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Best hybrid cars arriving in 2022

Volkswagen's Touareg R is just one model which will replace the flagship performance mantle in its range with a hybrid in 2022.

It’s fair to say hybrid cars are now a hot topic in Australia, with an explosion of models available in just the last few years.

This is not only because a hybrid will significantly cut down your fuel bills, but also because of their lower emissions footprint, which brands increasingly need to sell cars overseas.

Naturally, then, more hybrids will become available over time, while traditional combustion cars start to take a back seat globally. Expect an increased share of historically unpopular PHEVs, as more brands move to this technology over the popular ‘self-charging’ style used by Toyota models.

Here are some of the most promising hybrid and plug-in hybrid models which are scheduled to launch in 2022 - but keep in mind, with the ongoing global semiconductor shortage, timing is subject to change.

01. Cupra Leon/Formentor PHEV - July

How many brands is too many for the Australian market? There’s aren’t enough yet, according to Volkswagen Group, which will launch its Spanish performance spin-off marque in Australia in 2022.

Not only will the brand offer performance-tinged rivals across a spectrum of body-styles, but also use the brand to introduce plug-in hybrids.

Slated for a June launch is the Formentor small SUV that can be thought of a more performance-oriented take on the VW T-Roc, and the Ateca segment-straddler which is more a spicy alternative to the Skoda Karoq.

Stay tuned for specs, but the brand is expected to find its own place on the price and performance scale thanks to its electrified options.

Read more: 2022 Cupra Formentor features: Plug-in hybrid electric SUV headlines hi-po line-up for new Audi Q3, Volvo XC40, BMW X1, Mercedes-Benz GLA and Lexus UX rival

Cupra Formentor


Based on Manufacturer's Suggested Retail Price (MSRP)

02. Ford Escape PHEV - May

Ford has been slow to bring electrified models to our market, but that’s set to change in the first quarter of 2022 with the launch of the plug-in hybrid version of the Escape mid-size SUV.

Originally destined to launch in Australia in late 2020, the Escape plug-in was delayed in Australia due to a battery issue and build constraints at its Spanish point-of-origin.

Set to add to a limited Escape line-up in Australia, the PHEV version combines a 2.5-litre Atkinson cycle petrol engine with a 14.4kWh battery and electric motor, for a combined power output of 167kW. It will have more than 50km of electric-only driving range and consume just 1.5L/100km on the combined cycle.

Don’t expect it to be cheap, though, with the price already announced at $52,940 before on-roads.

Read more: 2022 Ford Escape PHEV delayed! Battery fire risk pushes new Toyota RAV4 Hybrid rival back by a year

Ford Escape


Based on Manufacturer's Suggested Retail Price (MSRP)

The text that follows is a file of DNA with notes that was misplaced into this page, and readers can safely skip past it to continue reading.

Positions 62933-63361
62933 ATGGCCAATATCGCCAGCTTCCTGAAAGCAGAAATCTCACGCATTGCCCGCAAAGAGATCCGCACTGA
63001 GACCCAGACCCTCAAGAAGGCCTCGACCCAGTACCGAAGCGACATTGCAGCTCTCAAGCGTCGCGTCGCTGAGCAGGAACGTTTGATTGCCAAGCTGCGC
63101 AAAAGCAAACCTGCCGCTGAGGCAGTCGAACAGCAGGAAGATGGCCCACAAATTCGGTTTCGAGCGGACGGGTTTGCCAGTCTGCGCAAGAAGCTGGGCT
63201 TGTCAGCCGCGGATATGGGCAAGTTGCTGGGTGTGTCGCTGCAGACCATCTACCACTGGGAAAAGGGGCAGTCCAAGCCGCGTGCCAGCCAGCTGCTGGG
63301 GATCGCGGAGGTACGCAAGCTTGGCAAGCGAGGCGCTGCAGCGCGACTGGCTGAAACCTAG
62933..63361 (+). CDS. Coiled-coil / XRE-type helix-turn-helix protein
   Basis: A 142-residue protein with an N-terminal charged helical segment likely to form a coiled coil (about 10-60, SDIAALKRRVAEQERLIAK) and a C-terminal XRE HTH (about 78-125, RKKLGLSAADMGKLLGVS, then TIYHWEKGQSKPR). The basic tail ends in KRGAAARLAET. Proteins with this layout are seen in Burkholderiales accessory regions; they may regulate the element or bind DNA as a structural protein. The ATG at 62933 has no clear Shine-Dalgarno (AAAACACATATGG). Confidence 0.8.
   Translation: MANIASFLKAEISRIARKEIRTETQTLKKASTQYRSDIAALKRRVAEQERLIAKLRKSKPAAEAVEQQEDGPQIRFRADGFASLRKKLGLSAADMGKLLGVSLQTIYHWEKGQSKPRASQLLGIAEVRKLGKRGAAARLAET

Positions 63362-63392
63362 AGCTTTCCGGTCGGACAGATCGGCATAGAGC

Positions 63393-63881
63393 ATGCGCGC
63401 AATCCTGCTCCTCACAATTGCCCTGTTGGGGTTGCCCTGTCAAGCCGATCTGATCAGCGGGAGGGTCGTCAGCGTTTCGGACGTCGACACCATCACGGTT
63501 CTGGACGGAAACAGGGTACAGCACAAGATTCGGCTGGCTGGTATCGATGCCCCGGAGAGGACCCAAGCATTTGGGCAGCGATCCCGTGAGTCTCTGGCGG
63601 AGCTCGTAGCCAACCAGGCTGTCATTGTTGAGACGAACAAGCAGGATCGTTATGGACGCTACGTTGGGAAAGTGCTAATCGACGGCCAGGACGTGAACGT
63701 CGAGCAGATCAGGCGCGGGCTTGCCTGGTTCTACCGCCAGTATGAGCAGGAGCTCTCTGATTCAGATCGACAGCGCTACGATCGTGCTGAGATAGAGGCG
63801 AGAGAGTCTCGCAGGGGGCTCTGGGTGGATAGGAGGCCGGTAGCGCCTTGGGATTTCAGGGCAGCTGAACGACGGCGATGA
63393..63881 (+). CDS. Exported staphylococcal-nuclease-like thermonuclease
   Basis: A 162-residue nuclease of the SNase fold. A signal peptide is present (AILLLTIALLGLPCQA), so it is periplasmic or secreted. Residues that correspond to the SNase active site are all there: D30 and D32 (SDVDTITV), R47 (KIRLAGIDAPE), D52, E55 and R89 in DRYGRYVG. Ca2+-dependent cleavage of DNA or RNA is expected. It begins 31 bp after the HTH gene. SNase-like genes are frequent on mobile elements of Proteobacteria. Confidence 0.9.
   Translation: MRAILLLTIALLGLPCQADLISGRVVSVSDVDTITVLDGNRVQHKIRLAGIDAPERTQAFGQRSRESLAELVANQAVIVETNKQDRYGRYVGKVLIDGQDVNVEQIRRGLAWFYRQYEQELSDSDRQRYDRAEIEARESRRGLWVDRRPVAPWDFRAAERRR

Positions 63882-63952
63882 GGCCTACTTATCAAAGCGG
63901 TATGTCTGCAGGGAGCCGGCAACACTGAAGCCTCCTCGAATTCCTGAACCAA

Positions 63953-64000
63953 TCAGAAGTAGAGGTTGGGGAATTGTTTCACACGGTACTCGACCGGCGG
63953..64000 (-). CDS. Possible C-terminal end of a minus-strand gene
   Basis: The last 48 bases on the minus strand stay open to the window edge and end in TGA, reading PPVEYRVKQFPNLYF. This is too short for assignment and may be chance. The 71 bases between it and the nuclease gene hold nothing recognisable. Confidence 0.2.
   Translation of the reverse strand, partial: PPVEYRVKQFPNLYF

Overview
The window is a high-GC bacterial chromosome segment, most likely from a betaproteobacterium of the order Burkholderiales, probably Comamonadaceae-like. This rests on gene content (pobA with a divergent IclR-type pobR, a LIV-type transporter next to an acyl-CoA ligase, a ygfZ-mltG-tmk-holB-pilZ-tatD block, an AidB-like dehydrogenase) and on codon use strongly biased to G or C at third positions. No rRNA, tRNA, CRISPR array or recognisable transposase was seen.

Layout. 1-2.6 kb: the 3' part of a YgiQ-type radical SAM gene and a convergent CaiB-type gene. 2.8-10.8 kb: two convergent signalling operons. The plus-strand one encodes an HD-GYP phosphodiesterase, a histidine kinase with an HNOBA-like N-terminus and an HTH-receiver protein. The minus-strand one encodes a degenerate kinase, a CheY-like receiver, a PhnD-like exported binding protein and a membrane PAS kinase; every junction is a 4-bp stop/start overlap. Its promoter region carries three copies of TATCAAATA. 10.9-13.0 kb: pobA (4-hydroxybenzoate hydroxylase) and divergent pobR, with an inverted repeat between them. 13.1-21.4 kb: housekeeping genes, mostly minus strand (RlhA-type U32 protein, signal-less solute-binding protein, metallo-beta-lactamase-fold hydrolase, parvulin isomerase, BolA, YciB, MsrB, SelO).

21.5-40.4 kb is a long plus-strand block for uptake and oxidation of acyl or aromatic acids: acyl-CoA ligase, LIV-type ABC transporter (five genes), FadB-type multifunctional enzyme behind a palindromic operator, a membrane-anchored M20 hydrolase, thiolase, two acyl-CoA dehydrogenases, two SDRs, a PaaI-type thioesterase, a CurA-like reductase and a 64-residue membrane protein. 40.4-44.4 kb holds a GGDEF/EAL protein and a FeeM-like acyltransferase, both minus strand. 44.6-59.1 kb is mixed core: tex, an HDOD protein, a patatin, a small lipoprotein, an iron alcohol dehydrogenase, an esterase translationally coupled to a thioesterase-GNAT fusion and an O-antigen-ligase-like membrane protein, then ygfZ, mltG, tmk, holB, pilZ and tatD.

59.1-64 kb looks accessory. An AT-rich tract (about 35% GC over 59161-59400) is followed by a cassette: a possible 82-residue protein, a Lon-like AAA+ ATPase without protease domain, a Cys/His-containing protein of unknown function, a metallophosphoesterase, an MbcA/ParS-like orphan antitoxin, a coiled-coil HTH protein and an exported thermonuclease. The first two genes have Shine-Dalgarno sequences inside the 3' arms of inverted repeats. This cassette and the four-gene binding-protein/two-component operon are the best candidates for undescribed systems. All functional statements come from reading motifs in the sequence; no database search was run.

03. Hyundai Santa Fe Hybrid - Third quarter

Looking for a proper Toyota Kluger hybrid rival? Look no further, with Hyundai to finally launch its own take on the ‘self-charging’ hybrid large SUV.

That’s right, the Santa Fe will be a Toyota-style hybrid from the second quarter of 2022; there’s no PHEV version slated for our market.

Interestingly the Santa Fe will pair a relatively tiny 1.6-litre four-cylinder turbo engine with an electric motor, for a combined output of 168kW/350Nm. In comparison, the Kluger uses a much larger non-turbo 2.5-litre engine.

Regardless, the Santa Fe will be the first in a new range of hybrid options from Hyundai, promising trim fuel consumption and the convenience of not having to plug in. Price will be its biggest challenge against Toyota’s relatively affordable options. The Santa Fe hybrid has a lunch target of mid next year.

Read more: 2021 Hyundai Santa Fe Hybrid confirmed for Australia, but PHEV ruled out! When the brand's first electrified SUV will arrive to rumble the Toyota Kluger Hybrid

Hyundai Santa Fe


Based on Manufacturer's Suggested Retail Price (MSRP)

04. Jeep Grand Cherokee PHEV - Third quarter

Jeep’s much-awaited next-generation Grand Cherokee will slingshot the brand into the future with a plug-in hybrid variant, which is necessary for the brand’s survival in many markets overseas.

In Australia, the brand will use the plug-in variants to effectively replace once-popular diesels, which have been ruled out for the Jeep large SUV globally, although V8s are expected to stick around for a while.

Dubbed the 4xe, the Grand Cherokee variant mates a petrol engine to electric power, for combined outputs of 280kW/637Nm and a towing capacity of 2720kg.

Targeting a launch in the third quarter of 2022, stay tuned as we find out more on Jeep’s first big stride into electrification.

Read more: 2022 Jeep Grand Cherokee detailed: Hardcore Trailhawk sets sights on Toyota LandCruiser and Nissan Patrol, now available with optional hybrid power


Jeep Grand Cherokee


Based on Manufacturer's Suggested Retail Price (MSRP)